Secrets to Soaring Sales

Ask for Referrals When You Follow Up, Too

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For the past couple of days, I’ve talked about asking for a referral with every sale. Now let’s combine this technique with another one previously covered to create a really powerful referral system.

I previously talked about why you should follow up with a thank you after each sale; people generally suffer buyer’s remorse immediately after a sale, and you’ll drastically decrease the rate of returns/refunds with a simple thank you reassuring your client of their wise investment.

But also ask for referrals in that “thank you” card. Leave your business card in the thank you note. Let them know who appreciative you are for the sale, and how much you’d appreciate sales from their friends, family, and colleagues.

Politely Asking for a Referral

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I mentioned yesterday that you should ask for a referral with every sale. I know some salespeople, though, are hesitant to do so because they’re afraid that they’ll come off as pushy or aggressive in doing so.

It doesn’t have to be pushy. Just say “Hey, if you had a good experience working with me today, I’d really appreciate it if you had your friends call me if they need help with a purchase.” Then give your business card.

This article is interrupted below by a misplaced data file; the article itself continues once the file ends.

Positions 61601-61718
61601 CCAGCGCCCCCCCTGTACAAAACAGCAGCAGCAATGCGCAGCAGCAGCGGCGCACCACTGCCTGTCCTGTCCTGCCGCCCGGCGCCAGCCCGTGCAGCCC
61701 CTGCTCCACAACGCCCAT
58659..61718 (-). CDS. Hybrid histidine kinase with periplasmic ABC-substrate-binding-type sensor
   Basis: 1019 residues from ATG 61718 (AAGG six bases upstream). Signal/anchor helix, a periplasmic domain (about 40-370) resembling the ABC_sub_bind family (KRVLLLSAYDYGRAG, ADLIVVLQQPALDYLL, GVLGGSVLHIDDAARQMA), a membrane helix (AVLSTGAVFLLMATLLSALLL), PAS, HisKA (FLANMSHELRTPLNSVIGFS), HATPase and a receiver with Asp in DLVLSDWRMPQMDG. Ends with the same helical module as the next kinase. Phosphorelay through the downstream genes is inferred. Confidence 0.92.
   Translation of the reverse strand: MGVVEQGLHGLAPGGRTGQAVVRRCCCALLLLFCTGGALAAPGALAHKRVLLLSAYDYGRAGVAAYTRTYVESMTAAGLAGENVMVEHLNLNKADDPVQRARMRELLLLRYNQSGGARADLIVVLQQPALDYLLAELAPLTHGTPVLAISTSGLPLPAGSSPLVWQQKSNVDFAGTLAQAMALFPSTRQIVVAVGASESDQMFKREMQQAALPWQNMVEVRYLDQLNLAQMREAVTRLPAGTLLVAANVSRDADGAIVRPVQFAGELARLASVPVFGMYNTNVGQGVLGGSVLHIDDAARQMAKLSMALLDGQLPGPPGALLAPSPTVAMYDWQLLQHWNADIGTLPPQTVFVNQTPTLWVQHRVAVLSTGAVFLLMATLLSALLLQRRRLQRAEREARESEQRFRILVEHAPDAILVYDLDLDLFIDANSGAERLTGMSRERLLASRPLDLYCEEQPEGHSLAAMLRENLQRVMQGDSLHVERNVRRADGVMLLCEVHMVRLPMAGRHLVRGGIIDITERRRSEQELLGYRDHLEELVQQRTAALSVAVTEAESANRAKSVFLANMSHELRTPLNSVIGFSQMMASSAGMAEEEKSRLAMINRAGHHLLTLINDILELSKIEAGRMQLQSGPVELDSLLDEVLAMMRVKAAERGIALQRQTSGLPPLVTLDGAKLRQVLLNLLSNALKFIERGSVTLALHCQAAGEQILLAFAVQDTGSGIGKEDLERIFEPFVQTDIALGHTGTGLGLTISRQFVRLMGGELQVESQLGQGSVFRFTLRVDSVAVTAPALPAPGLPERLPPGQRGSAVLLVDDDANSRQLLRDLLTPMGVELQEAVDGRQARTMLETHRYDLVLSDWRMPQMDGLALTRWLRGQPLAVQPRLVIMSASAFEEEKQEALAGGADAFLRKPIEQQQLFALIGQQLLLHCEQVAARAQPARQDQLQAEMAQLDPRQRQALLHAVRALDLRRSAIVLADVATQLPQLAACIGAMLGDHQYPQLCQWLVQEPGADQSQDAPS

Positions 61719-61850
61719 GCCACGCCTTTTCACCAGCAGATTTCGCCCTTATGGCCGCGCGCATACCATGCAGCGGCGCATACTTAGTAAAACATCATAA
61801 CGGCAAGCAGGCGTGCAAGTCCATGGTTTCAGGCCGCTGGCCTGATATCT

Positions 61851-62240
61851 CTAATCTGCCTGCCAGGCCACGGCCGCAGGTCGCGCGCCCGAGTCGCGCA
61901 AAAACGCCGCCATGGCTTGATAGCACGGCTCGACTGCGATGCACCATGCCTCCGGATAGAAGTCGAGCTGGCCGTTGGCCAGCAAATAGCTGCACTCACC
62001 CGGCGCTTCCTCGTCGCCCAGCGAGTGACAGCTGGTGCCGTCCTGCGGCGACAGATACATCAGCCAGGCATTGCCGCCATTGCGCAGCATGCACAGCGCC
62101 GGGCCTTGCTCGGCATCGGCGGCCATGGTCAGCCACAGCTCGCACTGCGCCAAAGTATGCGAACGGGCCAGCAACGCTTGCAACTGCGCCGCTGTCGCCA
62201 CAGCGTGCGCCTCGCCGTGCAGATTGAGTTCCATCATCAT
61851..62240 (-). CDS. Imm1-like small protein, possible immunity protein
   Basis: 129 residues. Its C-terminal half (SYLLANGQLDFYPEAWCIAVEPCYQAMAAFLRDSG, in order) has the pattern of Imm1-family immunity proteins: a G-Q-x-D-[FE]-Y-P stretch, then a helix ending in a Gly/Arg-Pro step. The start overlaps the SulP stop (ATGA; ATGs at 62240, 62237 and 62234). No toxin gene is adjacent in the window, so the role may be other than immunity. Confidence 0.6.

That’s it. Nothing pushy. Nothing aggressive. And if they did enjoy working with you (which they should if you did everything right up to that point), then they likely will refer others they know to you.

Ask for a Referral with Every Sale!

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If you don’t ask for referrals, boy are you leaving a ton of money on the table. The value of even a small number of referrals can be enormous.

Let’s say you’re a realtor and your average commission per sale is $5,000. If you get just two successful referrals per month, that means you’ve made an extra $120,000 for the year!

Even if your commissions are more modest, let’s say $200 per sale, if you get one more successful referral per week, and you work 50 weeks in a year, you’ve just made yourself $10,000 extra for the year! And if you can get one successful referral per day, then suddenly your income has shot up by $50,000.

And the best part is that you don’t have to work any more hours! You’re making more money for doing the same amount of work!

Referrals are a great way to bring in some extra cash. Make sure to ask for them after each and every sale.

Once You Ask for a Sale, Keep Quiet!

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Far too often, I hear salespeople ask for a sale, and then when the prospect hesitates, they try to fill the silence with God knows what.

Hesitation on the part of the prospect is natural, especially if you sell high-priced items. If you did your job right, you probably gave the prospect a lot to consider, so let him or her consider! Give the prospect a moment to think things over, and wait until they fill the silence.

Don’t interpret the silence as doom and gloom. They may come back to you with an objection, but they may also come back to you with a “Yes! I’ll take it!” Silence can mean many things, so don’t try to interpret it yourself; wait for your prospect to fill the silence, and then he or she will tell you exactly what the silence means.